Re: Refillable Bottles

Carol Slechta (
Fri, 21 May 1999 17:44:45 -0400

Redemption worked when housewives and footloose little kids
returned heavy glass bottles to the stores. Those days are
over. The value to the consumer is just not high enough.

The key obstacle to all recycling is the lack of an easy, centralized
approach to collecting all items. Every single thing that a consumer
discards should be collected by the municipality and from there
distributed to various organizations--free, if necessary to stimulate
an use for it. Serious recycling at this point requires hours of a
consumer's week. Only retirees can make this type of effort. In
some cities, discarding more than your alloted weeks' worth of
"trash" costs $35/bin, so there is great incentive to fill the recycling
bin with whatever the city will take. This should be true in the whole


-----Original Message-----
From: Bill Carter <>
To: <>; <>
Cc: <>; <>
Date: Thursday, May 20, 1999 12:27 AM
Subject: Re: Refillable Bottles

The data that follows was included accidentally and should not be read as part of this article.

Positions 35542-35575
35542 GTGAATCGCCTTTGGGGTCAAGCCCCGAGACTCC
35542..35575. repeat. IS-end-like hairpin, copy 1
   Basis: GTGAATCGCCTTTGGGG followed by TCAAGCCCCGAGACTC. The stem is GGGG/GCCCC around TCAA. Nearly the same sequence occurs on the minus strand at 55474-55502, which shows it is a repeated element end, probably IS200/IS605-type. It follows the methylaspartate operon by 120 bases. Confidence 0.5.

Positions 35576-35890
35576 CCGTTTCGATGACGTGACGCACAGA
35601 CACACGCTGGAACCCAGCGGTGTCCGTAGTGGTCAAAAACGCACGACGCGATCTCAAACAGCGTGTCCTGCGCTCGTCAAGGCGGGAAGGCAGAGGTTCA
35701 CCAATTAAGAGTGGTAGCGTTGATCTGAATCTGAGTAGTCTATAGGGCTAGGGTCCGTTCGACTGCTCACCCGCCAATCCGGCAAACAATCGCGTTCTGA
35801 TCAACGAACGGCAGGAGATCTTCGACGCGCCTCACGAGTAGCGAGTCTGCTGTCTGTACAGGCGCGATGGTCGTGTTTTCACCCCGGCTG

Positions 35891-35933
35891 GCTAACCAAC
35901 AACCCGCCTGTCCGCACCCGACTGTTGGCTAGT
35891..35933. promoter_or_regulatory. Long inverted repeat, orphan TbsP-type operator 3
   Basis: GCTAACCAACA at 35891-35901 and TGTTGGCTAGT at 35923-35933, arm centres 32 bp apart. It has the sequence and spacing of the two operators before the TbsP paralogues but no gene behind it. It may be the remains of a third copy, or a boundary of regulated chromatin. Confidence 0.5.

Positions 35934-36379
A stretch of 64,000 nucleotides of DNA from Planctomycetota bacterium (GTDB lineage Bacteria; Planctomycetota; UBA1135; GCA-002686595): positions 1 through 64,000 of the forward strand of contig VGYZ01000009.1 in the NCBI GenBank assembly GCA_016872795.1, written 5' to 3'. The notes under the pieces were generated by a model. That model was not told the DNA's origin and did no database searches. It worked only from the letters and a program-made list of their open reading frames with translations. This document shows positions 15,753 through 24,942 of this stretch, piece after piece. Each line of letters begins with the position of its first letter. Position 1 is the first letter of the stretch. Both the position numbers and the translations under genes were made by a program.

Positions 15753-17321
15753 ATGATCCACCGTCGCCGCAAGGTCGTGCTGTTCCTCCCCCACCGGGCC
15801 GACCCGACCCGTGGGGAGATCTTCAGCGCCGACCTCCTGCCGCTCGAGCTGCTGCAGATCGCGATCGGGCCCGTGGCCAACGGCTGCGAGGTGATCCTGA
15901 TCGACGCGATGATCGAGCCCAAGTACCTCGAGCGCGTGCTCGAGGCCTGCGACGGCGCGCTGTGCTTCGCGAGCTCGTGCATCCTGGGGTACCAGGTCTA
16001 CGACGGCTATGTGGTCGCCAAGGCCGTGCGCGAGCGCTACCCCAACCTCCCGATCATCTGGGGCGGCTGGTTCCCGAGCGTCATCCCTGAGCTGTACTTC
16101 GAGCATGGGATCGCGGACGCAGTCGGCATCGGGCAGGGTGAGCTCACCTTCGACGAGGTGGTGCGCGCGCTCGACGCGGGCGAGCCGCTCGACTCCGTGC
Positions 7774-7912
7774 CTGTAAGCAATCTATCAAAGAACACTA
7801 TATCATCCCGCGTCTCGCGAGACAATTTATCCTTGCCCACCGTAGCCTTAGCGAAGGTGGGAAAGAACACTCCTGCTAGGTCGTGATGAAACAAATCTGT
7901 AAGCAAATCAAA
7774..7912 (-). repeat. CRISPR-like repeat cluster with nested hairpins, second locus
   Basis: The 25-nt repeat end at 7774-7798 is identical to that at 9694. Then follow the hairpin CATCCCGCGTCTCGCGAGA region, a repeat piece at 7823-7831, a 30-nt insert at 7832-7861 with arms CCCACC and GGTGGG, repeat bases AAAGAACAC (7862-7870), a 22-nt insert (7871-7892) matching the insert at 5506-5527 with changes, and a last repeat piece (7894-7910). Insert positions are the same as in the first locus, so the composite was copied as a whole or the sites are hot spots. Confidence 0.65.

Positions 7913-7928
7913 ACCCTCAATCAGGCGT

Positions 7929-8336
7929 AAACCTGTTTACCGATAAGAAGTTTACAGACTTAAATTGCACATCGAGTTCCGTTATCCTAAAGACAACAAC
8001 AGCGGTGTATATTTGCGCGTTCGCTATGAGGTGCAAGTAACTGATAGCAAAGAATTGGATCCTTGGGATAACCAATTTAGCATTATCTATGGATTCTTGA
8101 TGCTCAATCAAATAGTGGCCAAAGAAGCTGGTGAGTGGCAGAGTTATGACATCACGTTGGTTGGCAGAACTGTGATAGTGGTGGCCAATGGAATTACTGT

>I wholeheartedly support the return of returnables. My job situation does
>not allow me to take a leadership role at this time or to participate from
>my workplace, but I'd do what I can from home in my "spare" time.
>The key obstacles I see to refilling systems now is our consolidated
>grocery retailing system that favors megamerchandisers which can contract
>to supply regional and national grocery chains. Return of refillables over
>the distances supplied by present-day major bottling plants would be
>expensive in money and energy. Grocers also work harder to squeeze profit
>from every square foot of floor space and every hour of staff time, and the
>handling of refillables has a relatively low return on investment.
>I agree with Martin that local brands produced in metro areas are the best
>prospects for new refilling systems. The tough question is not who would
>be interested in bottling their beverage in refillables, but who will be
>willing to accept the empties back? Maybe the California redemption system
>is a model to consider -- don't ask the supermarkets to redeem the bottles,
>but get them to assure that there is a redemption center within a certain
>distance that will do so. If they don't have to handle the bottles, maybe
>they won't mind selling beverages in refillable bottles and collecting the
>deposits (for a small handling fee), especially if consumers are demanding
>On the manufacturing front: The glass bottle makers have been major
>opponents of deposit systems but supporters of recycling, partly on the
>logic that people buy more bottles if the bottles can't be refilled.
>Perhaps the industry will soon be willing to rethink that logic as they
>rapidly lose market share to plastic and metal.
> --Bill
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